The church, the cricket lawn and the pub. For centuries, that "holy trinity" was the essence of life in a typical English village.
Church congregations have long ago melted away, and there were fears that the pubs, those drinking establishments with quaint names, rickety furniture and lukewarm beer, would also disappear. Thousands of such "public houses" went out of business over the past two decades alone.
But Britain's pubs are fighting back, and are proving surprisingly resilient. Latest government statistics indicate that the decline in their numbers has been halted and that pub culture may actually be coming back into fashion.
For countless generations of Brits, pubs were never just about drinking; they were social hubs, the beating hearts of local communities.
In the age before the combustion engine, pubs were the staging posts for a national network of horse-drawn carriages.
The recruitment of men into the military often started in pubs and, in times of national crises, it was to pubs that the Brits turned to to get the news and discuss their fate. Of all the myths about Britain's resilience and determination during World War II, the image of ordinary people huddled around a radio set in a pub to greet bad news with a stoic face and victories with cheers happens to be absolutely true.
Over the past 10 years, more than 9,000 British pubs closed their doors for the last time, accelerating a trend which started during the previous decade. Overall, up to a quarter of all the country's pubs have now disappeared. But the latest market indicators suggest that the worst may be over.
The open fire on a cold evening and snoozing family dogs in a pub's corner are also part of Britain's iconic images.
And as any fan of British detective fiction stories can attest, the vital clues to solving a crime and apprehending the culprit invariably emerge in the pub.
The beer may have been flat and warm, the fried sausages frequently tough and greasy and the tobacco smoke always insufferable, but nobody could beat the pub for atmosphere and community spirit.
Yet, like many British institutions, the pub seemed overtaken by events. Drinking habits have changed, as people prefer to buy far cheaper alcohol from supermarkets and get it delivered to their home.
Ways of social interaction have evolved. In an age of mobile phones and WhatsApp, going to a pub to meet one's friends is no longer essential.
The ban on smoking in public places may be perfectly justified on health grounds, but it was a disaster for an industry in which smoking and drinking always came together. And then, there was rising competition from fast-food restaurants.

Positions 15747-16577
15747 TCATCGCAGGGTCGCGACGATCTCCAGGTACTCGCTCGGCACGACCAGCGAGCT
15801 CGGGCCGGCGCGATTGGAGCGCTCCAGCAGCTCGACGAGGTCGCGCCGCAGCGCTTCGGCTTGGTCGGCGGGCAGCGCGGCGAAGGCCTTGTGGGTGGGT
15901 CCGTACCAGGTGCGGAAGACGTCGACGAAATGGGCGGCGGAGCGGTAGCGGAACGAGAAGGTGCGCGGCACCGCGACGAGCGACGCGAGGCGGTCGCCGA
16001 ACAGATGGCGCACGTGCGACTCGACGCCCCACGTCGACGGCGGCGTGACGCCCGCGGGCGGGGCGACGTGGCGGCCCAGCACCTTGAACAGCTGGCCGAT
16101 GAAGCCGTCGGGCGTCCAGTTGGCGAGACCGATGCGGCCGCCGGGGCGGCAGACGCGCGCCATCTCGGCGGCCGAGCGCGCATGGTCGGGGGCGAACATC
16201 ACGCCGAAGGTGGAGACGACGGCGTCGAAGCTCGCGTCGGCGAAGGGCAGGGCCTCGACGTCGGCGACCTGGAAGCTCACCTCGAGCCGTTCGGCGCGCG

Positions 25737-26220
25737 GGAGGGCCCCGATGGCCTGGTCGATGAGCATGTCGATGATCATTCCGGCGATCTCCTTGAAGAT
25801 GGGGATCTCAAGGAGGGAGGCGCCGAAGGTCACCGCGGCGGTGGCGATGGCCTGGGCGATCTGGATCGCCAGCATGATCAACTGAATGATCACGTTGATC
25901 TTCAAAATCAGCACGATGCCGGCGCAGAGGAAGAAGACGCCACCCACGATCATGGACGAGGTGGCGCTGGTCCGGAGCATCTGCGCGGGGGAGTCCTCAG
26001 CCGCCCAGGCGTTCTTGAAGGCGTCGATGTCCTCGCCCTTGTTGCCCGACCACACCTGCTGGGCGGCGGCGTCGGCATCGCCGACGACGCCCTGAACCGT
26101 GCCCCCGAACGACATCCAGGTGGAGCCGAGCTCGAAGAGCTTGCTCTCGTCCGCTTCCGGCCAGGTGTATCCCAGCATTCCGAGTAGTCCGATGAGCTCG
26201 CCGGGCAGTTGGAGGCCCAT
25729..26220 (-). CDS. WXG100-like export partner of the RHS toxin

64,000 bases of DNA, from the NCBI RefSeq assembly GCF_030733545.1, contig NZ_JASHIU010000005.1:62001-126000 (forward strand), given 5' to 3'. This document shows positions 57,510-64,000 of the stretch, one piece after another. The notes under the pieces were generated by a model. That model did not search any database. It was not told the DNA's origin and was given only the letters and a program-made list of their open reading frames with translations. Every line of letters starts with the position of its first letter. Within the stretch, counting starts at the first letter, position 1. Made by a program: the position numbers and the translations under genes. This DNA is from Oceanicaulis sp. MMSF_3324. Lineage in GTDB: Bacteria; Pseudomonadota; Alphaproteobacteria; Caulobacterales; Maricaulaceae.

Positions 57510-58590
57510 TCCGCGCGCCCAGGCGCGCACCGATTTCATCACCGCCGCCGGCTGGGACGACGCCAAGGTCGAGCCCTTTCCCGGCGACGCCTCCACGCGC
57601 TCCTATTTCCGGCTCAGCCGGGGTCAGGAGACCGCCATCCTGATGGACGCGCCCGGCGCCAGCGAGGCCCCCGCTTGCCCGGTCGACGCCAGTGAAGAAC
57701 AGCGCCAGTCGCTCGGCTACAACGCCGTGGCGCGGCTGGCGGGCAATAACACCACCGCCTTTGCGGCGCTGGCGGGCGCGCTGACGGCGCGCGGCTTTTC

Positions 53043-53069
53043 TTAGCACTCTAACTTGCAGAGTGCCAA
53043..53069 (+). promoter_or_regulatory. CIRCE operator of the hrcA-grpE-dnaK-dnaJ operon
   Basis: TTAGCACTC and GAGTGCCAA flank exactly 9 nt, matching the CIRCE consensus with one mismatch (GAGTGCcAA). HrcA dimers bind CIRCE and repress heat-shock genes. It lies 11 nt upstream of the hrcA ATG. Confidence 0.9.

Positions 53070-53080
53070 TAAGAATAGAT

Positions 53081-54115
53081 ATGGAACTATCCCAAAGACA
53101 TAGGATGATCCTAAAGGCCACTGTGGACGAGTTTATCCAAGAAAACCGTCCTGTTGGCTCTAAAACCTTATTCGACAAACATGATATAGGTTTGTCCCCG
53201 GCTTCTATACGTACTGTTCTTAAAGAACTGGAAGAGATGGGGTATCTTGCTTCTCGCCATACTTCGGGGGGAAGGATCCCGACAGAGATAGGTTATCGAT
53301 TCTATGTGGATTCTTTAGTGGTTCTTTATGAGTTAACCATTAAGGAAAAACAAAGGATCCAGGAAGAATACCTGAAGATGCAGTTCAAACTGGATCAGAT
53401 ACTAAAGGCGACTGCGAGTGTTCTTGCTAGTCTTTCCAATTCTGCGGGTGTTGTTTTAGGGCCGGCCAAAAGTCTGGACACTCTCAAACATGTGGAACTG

Over the past 10 years, more than 9,000 British pubs closed their doors for the last time, accelerating a trend which started during the previous decade. Overall, up to a quarter of all the country's pubs have now disappeared.
But the latest market indicators suggest that the worst may be over. In the final months of last year, pubs generated a sales increase of over 5 per cent, more than double the figures registered by the restaurant industry, with which they are regularly compared. More significantly, the British Beer & Pub Association reports that beer sales grew by more last year than they had for 45 years.
One explanation for the pubs' higher profitability is that they are largely insulated from the pressures of higher property rents and other costs associated with the restaurant industry. Most pubs have owned the building and the land on which they have stood for generations.
Pubs are also benefiting from growing interest in premium drinks. So, while the traditional brands are obtainable at deeply discounted rates from supermarkets, the premium ones are now offered in pubs, creating a novel experience. Pubs are also more flexible than restaurants in their opening hours: They can stay open for breakfast, and go on through the day.
But the main reason for their revival is that pubs have reinvented themselves as community centres, with an emphasis on today's communities. Take the Railway pub in Streatham, south London, for example. It runs morning classes for mothers and babies, as well as quizzes and comedy shows in the evening.
And then there is the George pub in Burpham, a little village in southern England, which was saved from bankruptcy after it was bought by village residents. "By the locals, for the locals, of the locals - and a very warm welcome to everyone", it proudly proclaims. The latest Michelin Guide for Britain agrees. "The seasonal menu is full of tasty, popular classics," it writes of the George.
And there are some who believe that Britain's impending departure from the European Union could help pubs. "As the UK prepares to exit the EU, the government will have the freedom to reduce beer duty specifically in pubs," claims the Campaign for Real Ale, an organisation devoted to the promotion of better British beer.
British ministers are unlikely to be impressed by this argument. Still, with all projections about Britain's future after Brexit remaining bleak, it may be comforting to some that the pub - that quintessential British institution - may continue to thrive.